To complete the Ibadan/Kano phase of the Lagos/Kano rail link.
To complete the Port Harcourt/Maiduguri line.
To complete the Itakpa/Warri link to Abuja, through Lokoja.
To complete the Second Niger Bridge and the East West Road connecting Warri, Delta State, to Oron, Akwa Ibom State, through Kaiama and Port Harcourt in Bayelsa and Rivers State.
To establish a peoples Moni bank.
To institutionalize the giving of soft loans of up to 1million naira to small traders, artisans and commercial drivers.
To increase the beneficiaries of trader Moni, market Moni and farmer Moni from 2.3 million to 10million.
To create more room for inclusion in government by achieving 35% in female appointments.
To give more access to youths as aides of cabinet members and through opportunities for appointments in board and agencies.
To introduce special mentoring programme in governance with young graduates working with ministers and other appointees.
To reinterpret the education curriculum through coding, robotics, animations and design thinking.
Retraining of all teachers in public primary and secondary schools to deliver digital literacy.
Remodeling and equipping of 10,000 schools per year.
To complete the 365 road projects under construction in all parts of the federation.
Provision of infrastructure and rebuilding the economy.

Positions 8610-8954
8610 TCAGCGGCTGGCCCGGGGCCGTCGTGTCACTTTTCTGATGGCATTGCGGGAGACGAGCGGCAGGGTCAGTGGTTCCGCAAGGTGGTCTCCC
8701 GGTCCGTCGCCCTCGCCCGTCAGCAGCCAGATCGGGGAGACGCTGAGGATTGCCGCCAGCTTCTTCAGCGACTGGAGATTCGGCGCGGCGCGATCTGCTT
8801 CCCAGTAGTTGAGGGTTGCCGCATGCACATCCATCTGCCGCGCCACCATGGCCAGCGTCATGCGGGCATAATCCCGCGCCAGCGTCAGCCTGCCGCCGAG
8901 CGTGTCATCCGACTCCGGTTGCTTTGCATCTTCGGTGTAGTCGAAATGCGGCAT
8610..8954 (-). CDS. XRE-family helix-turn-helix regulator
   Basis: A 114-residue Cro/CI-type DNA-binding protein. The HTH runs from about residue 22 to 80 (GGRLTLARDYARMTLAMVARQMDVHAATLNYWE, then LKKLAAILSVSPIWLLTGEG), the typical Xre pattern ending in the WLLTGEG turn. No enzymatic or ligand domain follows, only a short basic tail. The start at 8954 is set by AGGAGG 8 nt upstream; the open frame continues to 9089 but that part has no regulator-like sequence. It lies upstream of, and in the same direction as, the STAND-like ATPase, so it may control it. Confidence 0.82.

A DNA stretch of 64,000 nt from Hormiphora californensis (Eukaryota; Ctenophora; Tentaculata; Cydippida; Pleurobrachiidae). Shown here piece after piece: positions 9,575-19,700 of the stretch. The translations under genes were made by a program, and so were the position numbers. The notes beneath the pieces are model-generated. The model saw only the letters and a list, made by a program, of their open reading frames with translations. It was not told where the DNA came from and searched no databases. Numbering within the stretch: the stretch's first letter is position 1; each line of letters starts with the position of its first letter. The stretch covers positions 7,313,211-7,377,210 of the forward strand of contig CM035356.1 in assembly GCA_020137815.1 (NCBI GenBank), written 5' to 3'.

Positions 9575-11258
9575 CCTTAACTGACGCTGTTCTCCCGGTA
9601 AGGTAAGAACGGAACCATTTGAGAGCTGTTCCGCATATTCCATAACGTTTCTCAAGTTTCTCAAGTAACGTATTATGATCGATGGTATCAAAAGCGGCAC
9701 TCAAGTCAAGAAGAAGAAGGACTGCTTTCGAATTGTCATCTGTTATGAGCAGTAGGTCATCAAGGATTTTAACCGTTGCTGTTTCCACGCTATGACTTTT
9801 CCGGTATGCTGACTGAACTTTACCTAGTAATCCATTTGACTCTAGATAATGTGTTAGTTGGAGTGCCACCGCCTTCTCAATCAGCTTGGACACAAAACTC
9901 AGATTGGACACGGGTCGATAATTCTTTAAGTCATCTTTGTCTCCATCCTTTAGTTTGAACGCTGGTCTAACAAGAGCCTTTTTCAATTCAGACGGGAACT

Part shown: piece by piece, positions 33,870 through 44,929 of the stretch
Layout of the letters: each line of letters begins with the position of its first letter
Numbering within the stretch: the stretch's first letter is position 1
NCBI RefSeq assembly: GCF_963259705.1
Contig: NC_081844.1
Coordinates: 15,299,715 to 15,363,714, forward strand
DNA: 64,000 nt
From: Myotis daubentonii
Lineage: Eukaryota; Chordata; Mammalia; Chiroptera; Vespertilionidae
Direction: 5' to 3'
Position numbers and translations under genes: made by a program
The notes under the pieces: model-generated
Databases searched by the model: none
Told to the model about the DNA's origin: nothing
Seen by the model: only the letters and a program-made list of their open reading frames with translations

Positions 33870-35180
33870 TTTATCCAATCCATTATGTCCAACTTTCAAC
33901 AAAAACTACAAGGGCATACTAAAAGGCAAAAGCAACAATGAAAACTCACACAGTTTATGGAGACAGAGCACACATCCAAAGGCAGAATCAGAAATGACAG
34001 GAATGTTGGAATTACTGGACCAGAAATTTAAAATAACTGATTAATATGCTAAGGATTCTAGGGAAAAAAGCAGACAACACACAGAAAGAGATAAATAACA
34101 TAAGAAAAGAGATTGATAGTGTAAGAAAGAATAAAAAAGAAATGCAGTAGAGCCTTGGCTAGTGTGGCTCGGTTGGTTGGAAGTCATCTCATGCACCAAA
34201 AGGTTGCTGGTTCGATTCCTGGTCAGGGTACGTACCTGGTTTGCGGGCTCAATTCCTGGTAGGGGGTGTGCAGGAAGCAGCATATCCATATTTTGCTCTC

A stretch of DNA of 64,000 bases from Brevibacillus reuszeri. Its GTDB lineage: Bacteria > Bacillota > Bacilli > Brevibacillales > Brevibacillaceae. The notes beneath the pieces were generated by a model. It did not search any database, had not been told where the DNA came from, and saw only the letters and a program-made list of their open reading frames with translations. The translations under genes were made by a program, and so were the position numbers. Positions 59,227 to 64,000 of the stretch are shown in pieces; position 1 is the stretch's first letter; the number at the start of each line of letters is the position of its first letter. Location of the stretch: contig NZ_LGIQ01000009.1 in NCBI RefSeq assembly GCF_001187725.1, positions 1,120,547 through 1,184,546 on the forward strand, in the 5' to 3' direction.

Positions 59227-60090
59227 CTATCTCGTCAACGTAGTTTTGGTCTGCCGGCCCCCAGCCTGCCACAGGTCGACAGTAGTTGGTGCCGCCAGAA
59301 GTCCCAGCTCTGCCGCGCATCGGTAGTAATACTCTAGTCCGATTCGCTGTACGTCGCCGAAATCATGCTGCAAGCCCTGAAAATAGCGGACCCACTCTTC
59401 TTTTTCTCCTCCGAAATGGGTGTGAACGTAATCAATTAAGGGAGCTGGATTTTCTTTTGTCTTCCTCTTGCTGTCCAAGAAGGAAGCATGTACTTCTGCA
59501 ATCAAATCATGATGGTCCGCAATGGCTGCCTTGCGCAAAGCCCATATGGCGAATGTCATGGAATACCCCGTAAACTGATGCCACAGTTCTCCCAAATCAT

To sustaining the anti-insurgency war and curb insecurity.
To fight corruption and revamp the economy.
To develop 6 industrial Parks in each of the geopolitical zones.
To establish 109 Special Production and Processing Centres (SPPCs) across each senatorial district of Nigeria.
To develop the Special Economic zone to quickly concretize our made in Nigeria for export (MINE) plan.
To expand the social investment program so as to eradicate poverty.
To ensure completion of Manbilla Dam and Bridge.
To ensure the construction of the Makurdi Taraba Borno rail project.
To complete the bridges across the stretch of River Benue in Ibi local government area.
To continue to pursue agricultural policy by ensuring that fertilisers are made available at all the local government areas across the country, for easy access by farmers.
To resuscitate the Ajaokuta Steel Company.
To ensure the completion of the on-going Zungeru Hydro Power project.